The cork floor has the funky, almost unfinished loft look of the plywood floor I had been contemplating, but is much better in terms of feel and durability. The price was very reasonable. They even installed new sharp-edged baseboards. I’m thrilled. Thanks to Steve Gee/Tiffany’s Flooring for doing an impeccable job.

Cork Floors In South Florida Condo

Photo by Marni Elyse Katz/StyleCarrot
New cork floor in Florida condo.

M O R E   C  O R K  F L O O R S



cork-floor-DISC Interiors-remodelista

DISC Interiors


Good Housekeeping


Real Cork Floors


This Old House  •  Photo by Susan Teare


Christina Simon  •  Apartment Therapy


Home Life  •  Photo by Richard Powers


Taalman Koch Architecture  •  Dwell  •  Photo by Lisa Romerein


Photo by Leela Cyd Ross

cork-floor-dwell-photo-Lisa Romerein-devis-purdy-house-stairs-living-room

Taalman Koch Architecture  •  Dwell  •  Photo by Lisa Romerein


Taalman Koch Architecture  •  Dwell  •  Photo by Lisa Romerein


Home Life  •  Photo by Richard Powers


Home Life  •  Photo by Richard Powers


Butler Armsden Architects


Tom Scheerer  •  Elle Decor •  Photo by William Waldron


Sunset Magazine


Real Cork Floors


Design Sponge


Design Sponge  •  Photo by Emily Gilbert


House & Home


Home Life  •  Photo by Richard Powers


Better Homes & Gardens


Real Cork Floors


Real Cork Floors

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Filed under . REGULAR FEATURES, Montage: Interior Design Trends

Design Diary: Hutker Architects Goes Graphic on Martha’s Vineyard

Hutker Architects coined a term for the style of home they’ve been busily building on Martha’s Vineyard for the past 25 years: “new regional vernacular.” Peter Cappuccino, lead architect on this project explains it as using traditional forms and familiar materials but applying them in new ways, while designing to suit a modern lifestyle.

Anne and Peter’s Vineyard home is a perfect example. I wrote about it in an article called “Vineyard Dreams” for the Cape & Islands issue of The Boston Globe Magazine on Sunday, July 20. I hope you will click through to read the story, as well as scroll down here for additional photos and notes.

Martha's Vineyard Home By Hutker Architects

There are both water and wooded views from the steeply sloping site. Here, the deck, which connects the public spaces of the living room, kitchen, and screened porch, looks north. Here, the master bedroom deck has an amazing view towards Nantucket Sound. From the corner, one can see the steamship ferry come and go from Wood’s Hole.

Martha's Vineyard Home By Hutker Architects

All the rooms enjoy what Cappuccino called “single width volumes,” meaning every room has at least three exposures. One ascends the stairs, enters through a single story space with a standing seam metal roof. To the right a two story space houses the kids rooms downstairs and guest suite, with a private stair. The two-story volume in the middle towards the back holds the master suite upstairs, also with private stair, and kitchen below. There’s also a family room behind that. The long room jutting into the foreground on the left is a double living room and dining room with cathedral ceiling. Decks and a screened porch run along the other side.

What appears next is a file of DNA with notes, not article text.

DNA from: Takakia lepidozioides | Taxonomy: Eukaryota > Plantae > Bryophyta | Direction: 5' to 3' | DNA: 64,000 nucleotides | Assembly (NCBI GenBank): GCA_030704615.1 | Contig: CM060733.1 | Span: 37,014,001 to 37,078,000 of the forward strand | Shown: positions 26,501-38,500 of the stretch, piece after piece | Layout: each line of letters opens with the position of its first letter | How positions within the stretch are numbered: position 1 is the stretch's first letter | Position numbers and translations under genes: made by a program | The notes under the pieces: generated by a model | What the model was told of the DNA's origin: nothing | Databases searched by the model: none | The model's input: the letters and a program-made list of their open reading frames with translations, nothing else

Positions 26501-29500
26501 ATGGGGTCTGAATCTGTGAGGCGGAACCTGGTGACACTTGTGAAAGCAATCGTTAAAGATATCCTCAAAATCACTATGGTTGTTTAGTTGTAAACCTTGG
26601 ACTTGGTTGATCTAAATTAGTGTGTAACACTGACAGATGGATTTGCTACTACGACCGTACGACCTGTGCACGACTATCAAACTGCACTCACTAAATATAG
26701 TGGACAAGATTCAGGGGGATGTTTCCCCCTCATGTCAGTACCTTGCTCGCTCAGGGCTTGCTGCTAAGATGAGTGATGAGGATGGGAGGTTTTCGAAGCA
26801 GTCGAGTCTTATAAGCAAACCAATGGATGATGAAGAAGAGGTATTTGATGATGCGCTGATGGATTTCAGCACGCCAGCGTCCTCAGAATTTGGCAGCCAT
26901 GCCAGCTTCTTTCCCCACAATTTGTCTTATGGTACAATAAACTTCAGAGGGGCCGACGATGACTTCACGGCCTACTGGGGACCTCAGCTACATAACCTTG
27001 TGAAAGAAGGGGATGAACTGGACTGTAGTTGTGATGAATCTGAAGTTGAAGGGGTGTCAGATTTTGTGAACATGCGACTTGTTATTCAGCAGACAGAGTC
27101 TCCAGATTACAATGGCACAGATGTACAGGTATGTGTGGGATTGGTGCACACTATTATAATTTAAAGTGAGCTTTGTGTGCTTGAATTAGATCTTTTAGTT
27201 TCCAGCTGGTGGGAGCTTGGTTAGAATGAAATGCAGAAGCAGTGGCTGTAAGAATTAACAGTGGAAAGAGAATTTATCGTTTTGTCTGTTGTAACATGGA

Martha's Vineyard Home By Hutker Architects

Courtney Fadness, who recently moved on from Hutker, designed the home’s interiors using a high/low approach, using fun graphic pieces. The Standishes, who have three college aged kids, wanted the home to feel cozy, but with plenty of pattern and splashes of color. Fadness says, “Since it’s nestled in the trees, rather than on the beach, we could play with a more saturated palette than if we had been tied to ocean hues.”

A custom diamond pattern sisal by Merida is the base layer that runs the length of the huge room. A Moroccan-inspired dhurrie by Madeline Weinrib defines the seating area above. The sofa is a custom piece by Vioski, upholstered in a linen blend by Romo. It has a notch cut out on the back for a console table, so when you approach from dining room, you see shelves on that side. Fadnes says, “It feels more inviting, and its sculptural silhouette looks beautiful from all angles.”

Martini side tables in red by West Elm provide pops of color and the  Madison & Grow “Elizabeth” wallpaper in “Peacock on Shimmer” adds an additional graphic element and a subtle touch of teal. The Danish modern chairs with blue velvet upholstery are from 1st Dibs. The colorful glass lamp is by Tracy Glover.

Martha's Vineyard Home By Hutker Architects

The dining room, which precedes the double living room space, is dominated by a live edge wood table with a steel insert and base that the couple found on 1st Dibs, along with a statement chandelier. The wood slat and metal chairs are outdoor pieces from Terrain, and the upholstered chairs add heft and height.

The Currey & Company “Bayside” chandelier is wrought iron hand-wrapped in abaca rope; a nod to the beach. She says, “The not too serious interpretation of a traditional form adds feminine curves; it’s a nice juxtaposition to the more modern and masculine table. It also helps fill the volume of the space, without feeling heavy or obstructing views.”

Martha's Vineyard Home By Hutker Architects